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Haywood commissioners hear opioid update

Haywood commissioners hear opioid update

It appears that some progress is being made in the fight against drug addiction in Haywood County, but a recent presentation to Haywood County commissioners proves there’s still a long way to go.

“2019 has already been a difficult year,” said Haywood Public Health Director Patrick Johnson.

Johnson appeared with Haywood Health and Human Services Agency Public Health Education Supervisor Lauren Wood, as well as Post Overdose Outreach Specialist Jesse Lee Dunlap of the North Carolina Harm Reduction Coalition. 

Their presentation centered largely on what are called “deaths of despair,” which include suicides, suicides involving drugs and substance abuse deaths.

In Haywood County in 2016, there were nine suicides, but the next year, 2017, that total more than doubled to 20, with five more deaths still under investigation. Numbers were nearly the same in 2018, with 17 suicides and five cases pending. 

With a month still remaining in 2019, there have officially been 14 suicides, although there remain 17 cases still under investigation.

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Substance abuse-related deaths, though, have risen steadily over that same period, with 22 in 2016, 28 in 2017, 35 in 2018 and 34 this year. Those 17 pending cases will likely add to that total. 

Of the confirmed substance abuse deaths, 58 were due to alcohol, and 66 due to other drugs. Some of the totals don’t exactly add up, because some of the deaths could involve alcohol, drugs and suicide or any combination thereof.

Overdose data as of Oct. 31 show that from 2009 though 2015, opioid, meth and heroin overdoses remained fairly consistent, and fairly flat with less than 50 people a year succumbing to overdose from those particular substances. In 2016, however, meth saw decreases while heroin and opioids began an upswing. 

Over the last two years, both heroin and opioid overdoses have diminished somewhat, but meth overdoses have begun climbing again. 

Data over that same timeline show far more acute alcohol intoxication than opioid, heroin and meth overdoses — including a huge jump from less than 100 in 2015 to more than 250 in 2016. They peaked near 350 in 2017, but have been on the decline since.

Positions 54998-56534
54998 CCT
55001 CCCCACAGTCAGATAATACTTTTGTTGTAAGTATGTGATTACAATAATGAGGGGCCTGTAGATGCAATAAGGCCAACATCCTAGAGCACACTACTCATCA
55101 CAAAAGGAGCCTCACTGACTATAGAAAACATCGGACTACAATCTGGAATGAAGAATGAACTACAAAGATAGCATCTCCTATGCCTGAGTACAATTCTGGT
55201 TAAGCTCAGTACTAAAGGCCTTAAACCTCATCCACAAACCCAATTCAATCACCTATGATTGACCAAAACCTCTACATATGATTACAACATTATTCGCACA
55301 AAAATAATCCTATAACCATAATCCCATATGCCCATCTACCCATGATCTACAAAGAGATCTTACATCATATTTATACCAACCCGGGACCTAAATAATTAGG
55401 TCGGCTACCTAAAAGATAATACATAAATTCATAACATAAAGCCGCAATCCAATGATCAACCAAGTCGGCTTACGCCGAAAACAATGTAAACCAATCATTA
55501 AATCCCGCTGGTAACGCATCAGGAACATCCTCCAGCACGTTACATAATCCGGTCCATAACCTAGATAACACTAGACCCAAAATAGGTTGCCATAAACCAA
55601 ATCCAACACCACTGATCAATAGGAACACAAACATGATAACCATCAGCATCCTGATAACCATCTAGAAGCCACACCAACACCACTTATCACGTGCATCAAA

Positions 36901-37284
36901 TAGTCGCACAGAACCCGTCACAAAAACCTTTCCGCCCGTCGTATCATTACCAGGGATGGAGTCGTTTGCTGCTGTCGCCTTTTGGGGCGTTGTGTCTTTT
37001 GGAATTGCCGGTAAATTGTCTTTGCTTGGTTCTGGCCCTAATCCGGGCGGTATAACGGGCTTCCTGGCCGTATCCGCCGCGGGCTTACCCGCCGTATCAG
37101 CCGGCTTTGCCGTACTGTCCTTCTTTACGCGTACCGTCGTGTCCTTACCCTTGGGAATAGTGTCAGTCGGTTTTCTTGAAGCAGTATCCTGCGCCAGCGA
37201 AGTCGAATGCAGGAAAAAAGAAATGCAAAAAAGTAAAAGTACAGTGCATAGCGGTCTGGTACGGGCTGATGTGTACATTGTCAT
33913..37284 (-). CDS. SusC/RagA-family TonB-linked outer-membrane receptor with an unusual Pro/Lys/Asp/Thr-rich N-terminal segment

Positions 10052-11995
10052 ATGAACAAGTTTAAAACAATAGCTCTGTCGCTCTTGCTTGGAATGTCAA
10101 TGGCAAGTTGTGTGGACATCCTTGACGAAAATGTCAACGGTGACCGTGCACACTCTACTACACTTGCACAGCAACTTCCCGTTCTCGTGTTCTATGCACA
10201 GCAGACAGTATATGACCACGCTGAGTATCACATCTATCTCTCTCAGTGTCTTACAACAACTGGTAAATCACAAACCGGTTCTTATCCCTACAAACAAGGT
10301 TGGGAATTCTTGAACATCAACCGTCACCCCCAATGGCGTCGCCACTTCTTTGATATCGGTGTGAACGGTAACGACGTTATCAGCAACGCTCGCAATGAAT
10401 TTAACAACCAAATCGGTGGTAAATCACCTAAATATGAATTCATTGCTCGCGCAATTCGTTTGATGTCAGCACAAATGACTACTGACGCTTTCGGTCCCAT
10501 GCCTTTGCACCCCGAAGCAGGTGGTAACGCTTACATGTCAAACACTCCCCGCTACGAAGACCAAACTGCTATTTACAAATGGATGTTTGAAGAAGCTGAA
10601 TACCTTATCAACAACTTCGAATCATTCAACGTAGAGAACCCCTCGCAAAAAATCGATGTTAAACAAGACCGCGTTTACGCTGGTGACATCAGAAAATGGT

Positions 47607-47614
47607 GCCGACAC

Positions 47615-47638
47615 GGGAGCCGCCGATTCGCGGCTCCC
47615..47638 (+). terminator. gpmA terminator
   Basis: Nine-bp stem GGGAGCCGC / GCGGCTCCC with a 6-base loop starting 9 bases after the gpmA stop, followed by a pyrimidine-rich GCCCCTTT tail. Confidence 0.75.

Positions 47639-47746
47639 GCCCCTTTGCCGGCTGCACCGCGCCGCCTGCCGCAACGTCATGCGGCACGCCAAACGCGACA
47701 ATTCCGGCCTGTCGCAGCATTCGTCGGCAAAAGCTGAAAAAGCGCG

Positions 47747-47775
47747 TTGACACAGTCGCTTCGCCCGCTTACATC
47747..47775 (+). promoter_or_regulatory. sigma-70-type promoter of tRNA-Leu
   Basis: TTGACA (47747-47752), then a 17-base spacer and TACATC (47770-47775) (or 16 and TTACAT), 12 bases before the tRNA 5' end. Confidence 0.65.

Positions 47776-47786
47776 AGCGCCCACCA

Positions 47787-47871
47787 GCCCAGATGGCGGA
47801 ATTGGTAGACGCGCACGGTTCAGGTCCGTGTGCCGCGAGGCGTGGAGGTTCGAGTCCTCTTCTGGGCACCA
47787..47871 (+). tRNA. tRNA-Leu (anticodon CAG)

That’s led to a surprising conclusion — the average age of those deaths, according to Johnson, is 51 years of age.

With November and December 2019 numbers still to come, Johnson said that there have been 230 alcohol toxicity incidents this year, compared to 47 opioid overdoses, 25 heroin overdoses and 16 meth overdoses. 

The work of the Substance Use Prevention Alliance, however, hasn’t all been for naught. SUPA is a member-based coalition consisting of officials from public health and law enforcement as well as professionals from the medical, behavioral, preventative and harm reduction fields. 

Next steps for SUPA include a focus on youth prevention, reducing barriers to treatment and recovery, and overdose prevention. 

The North Carolina Harm Reduction Coalition has quickly become a force for good in the fight against deaths of despair. A Haywood Healthcare Foundation grant will soon begin to fund hepatitis C and post-overdose outreach, but the NCHRC’s work already includes providing syringe access and drug testing materials, safe syringe disposal, post-overdose follow-up and naloxone distribution.

Dunlap said that since the introduction of naloxone, a drug that if administered in time can actually reduce some opioid overdoses, more than 200 deaths have already been prevented. 

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